(Maybe this was an overlong set-up for a small point, but this has bugged me for the last thirteen years. Thanks for letting me get this off my chest. I feel better.)

Don McLean, "American Pie"

Bad news on the doorstep
I couldn't take one more step

Ah, one of my favorite Rhyme-Crimes: Rhyming a Word with Itself and Hoping No One Will Notice.

You can find other great examples of this in Deep Blue Something's "Breakfast at Tiffany's" ("It's plain to see we're over/ And I hate when things are over"), in Foreigner's "Hot Blooded" ("You don't have to read my mind/ To know what I have in mind"), and even in the great Beyonce's "Irreplaceable" ("I could have another you in a minute/ Matter fact, he'll be here in a minute").

And yet, maybe we can give Don McLean a pass on this one, because (a) the song is nearly-eight minutes and about six billion lines long, so one off-rhyme is no so bad; (b) it's one of those great Deeper Meaning songs, even if no one exactly knows what that Deeper Meaning is; and (c) let's face it: "American Pie" and "Vincent" are really all the guy's got. I say, let's not ruin Don's one shot at immortality by quibbling over a thorny rhyme.

Neil Diamond's "I Am... I Said"

"I am"... I said
To no one there
And no one heard at all
Not even the chair

"Now, hold on," the astute reader may say, "these lyrics do rhyme. So what are they doing on this here list?"

Of course, you're right: these lyrics do, in fact, rhyme. But I wanted to include them because they're just patently absurd.

Hey, I like Neil Diamond, and I like the song. But... "not even the chair"?? Not even the chair??? Inexcusable. What does that even mean? What chair? Why are you talking to it? And why do you think this chair would be able to hear you?

Consider this a Thorny Rhyme subset: when an artist achieves a rhyme, but does it in such a completely goofy and non-sensical way, he would have been better off not rhyming.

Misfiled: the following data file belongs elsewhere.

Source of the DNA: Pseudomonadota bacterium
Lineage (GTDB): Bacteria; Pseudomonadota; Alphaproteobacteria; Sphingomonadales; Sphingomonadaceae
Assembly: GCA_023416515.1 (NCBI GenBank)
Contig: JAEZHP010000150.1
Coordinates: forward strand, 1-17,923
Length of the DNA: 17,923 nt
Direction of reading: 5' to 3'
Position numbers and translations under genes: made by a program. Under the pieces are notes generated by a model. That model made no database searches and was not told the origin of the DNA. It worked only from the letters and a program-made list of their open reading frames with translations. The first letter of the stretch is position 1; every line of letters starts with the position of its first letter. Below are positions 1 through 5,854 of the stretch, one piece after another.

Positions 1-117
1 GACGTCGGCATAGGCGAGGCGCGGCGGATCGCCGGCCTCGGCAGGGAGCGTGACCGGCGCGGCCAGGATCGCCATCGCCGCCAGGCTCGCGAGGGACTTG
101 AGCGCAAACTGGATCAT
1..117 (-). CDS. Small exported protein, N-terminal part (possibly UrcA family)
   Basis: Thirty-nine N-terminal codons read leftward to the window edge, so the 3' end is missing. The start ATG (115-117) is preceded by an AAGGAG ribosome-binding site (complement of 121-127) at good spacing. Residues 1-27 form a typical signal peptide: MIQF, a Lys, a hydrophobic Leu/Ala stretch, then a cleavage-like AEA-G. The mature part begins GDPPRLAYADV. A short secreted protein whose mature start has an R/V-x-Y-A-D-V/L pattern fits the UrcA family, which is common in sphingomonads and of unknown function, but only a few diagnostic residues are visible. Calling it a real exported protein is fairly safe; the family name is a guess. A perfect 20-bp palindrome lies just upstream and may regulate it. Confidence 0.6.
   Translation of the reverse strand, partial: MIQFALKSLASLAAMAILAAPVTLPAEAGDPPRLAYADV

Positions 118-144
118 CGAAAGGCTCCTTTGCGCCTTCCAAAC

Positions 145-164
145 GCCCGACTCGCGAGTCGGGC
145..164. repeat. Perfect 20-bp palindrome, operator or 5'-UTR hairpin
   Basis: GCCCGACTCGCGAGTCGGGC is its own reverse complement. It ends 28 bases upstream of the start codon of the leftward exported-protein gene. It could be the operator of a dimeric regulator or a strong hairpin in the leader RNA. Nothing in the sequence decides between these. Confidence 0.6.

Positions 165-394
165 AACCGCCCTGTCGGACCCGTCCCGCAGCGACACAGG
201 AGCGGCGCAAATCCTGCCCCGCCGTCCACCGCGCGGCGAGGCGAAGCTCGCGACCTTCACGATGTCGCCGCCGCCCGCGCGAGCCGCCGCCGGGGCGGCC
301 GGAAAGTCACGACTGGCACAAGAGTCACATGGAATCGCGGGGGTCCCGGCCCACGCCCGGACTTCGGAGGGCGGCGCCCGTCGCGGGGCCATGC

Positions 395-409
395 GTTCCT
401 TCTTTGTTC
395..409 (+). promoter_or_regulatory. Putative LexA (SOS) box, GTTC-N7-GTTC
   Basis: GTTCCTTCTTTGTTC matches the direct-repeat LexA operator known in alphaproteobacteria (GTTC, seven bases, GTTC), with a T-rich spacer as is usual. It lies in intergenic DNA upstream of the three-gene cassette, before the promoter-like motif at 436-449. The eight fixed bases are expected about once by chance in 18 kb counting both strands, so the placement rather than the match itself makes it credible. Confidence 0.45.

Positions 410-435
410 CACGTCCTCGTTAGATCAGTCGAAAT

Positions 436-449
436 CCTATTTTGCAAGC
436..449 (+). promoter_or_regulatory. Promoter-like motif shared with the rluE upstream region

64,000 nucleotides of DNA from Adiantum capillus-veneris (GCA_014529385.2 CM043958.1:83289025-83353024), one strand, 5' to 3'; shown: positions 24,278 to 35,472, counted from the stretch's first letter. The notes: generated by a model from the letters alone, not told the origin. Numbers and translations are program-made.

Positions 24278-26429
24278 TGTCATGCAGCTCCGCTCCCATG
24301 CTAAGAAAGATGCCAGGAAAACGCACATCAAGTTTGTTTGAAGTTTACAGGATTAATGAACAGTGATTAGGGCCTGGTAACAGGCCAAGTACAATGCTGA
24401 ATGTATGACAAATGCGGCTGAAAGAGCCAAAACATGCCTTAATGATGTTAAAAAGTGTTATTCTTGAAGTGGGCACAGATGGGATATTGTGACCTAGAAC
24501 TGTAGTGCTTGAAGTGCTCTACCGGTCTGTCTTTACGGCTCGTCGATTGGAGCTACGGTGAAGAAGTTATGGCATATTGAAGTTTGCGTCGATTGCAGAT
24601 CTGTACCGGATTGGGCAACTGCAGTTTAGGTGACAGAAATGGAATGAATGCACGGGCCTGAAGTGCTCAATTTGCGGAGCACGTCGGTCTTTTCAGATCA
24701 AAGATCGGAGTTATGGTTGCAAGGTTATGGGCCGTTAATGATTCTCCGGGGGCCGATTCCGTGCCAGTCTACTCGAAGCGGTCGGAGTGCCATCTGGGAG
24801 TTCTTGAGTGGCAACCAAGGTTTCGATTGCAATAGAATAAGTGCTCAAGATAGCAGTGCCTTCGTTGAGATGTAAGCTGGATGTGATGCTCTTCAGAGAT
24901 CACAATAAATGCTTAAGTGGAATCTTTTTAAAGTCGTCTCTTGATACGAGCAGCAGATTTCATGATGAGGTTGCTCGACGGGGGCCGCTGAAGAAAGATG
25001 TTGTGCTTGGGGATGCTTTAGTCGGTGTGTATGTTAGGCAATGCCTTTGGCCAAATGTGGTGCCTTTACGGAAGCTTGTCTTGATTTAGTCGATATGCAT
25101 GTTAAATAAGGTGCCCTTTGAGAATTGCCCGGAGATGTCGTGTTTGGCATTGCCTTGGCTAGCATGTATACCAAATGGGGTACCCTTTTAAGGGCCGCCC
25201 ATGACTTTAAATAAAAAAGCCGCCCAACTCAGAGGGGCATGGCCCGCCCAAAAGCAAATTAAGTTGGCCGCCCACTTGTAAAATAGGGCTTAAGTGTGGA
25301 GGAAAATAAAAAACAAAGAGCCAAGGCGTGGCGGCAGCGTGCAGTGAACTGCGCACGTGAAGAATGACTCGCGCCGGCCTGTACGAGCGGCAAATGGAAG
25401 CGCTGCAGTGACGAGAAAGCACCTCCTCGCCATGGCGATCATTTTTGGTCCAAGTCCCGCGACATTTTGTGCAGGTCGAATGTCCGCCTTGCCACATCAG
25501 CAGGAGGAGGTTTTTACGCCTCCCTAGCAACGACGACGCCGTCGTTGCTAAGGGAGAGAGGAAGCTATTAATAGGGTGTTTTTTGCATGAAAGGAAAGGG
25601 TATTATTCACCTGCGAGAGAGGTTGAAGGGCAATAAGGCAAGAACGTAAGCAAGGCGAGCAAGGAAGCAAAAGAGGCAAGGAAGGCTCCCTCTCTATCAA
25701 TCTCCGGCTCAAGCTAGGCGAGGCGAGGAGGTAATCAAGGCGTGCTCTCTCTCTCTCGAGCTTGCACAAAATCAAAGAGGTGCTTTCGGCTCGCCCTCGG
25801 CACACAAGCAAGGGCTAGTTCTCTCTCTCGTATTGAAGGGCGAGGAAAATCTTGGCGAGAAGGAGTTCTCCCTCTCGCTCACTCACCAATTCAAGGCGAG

Still, the "not even the chair" rhyme looks Longfellow-ian when compared to Van Morrison's "And It Stoned Me," which-- in addition to rhyming "backs" with "fence" and "poles" with "road"-- contains possible the worst simile in the history of music:

And it stoned me to my soul
Stoned me just like jelly roll
And it stoned me

"Stoned me just like jelly roll," huh? Hey, unless Irish folks put something in their jelly rolls that I don't know about, that's just some pretty awful lyric-writing right there.

OK, that's all I have for now... but there are more thorny rhymes out there. Many, many more. If anyone out there in hears more examples of thorny rhymes, please send 'em in. Together, we'll help expose this lyrical corruption!

(For more example of misrhymes, see the folks at Am I Right.)

Wednesday, October 1, 2008

Wizard of "Ozymandias"

Last week, I had my A. P. kids read Percy Bysshe Shelley's "Ozymandias." You know it, right? The poem about the prideful king who thought he was all that and a goblet of mead, but hundreds of years later all that's left of his legacy is a broken statue? Not ringing any bells? Well, here it is, anyway:

I met a traveller from an antique land
Who said: "Two vast and trunkless legs of stone
Stand in the desert. Near them on the sand,
Half sunk, a shatter'd visage lies, whose frown
And wrinkled lip and sneer of cold command
Tell that its sculptor well those passions read
Which yet survive, stamp'd on these lifeless things,
The hand that mock'd them and the heart that fed.
And on the pedestal these words appear:
'My name is Ozymandias, King of Kings:
Look on my works, ye Mighty, and despair!'
Nothing beside remains: round the decay
Of that colossal wreck, boundless and bare,
The lone and level sands stretch far away."

You have to love the poem's core paradox. Ozymanidas, the self-proclaimed "King of Kings," commissions a statue of himself-- not only as a testament to his great and sustaining power but also to guarantee his immortality. Of course, hundreds of years later, all that's left of this statute-- and, by extension, of Ozymandias himself-- are shattered fragments: the head, the legs, and the pedestal. Literally and figuratively, the King of Kings has been swallowed up by the sands of time.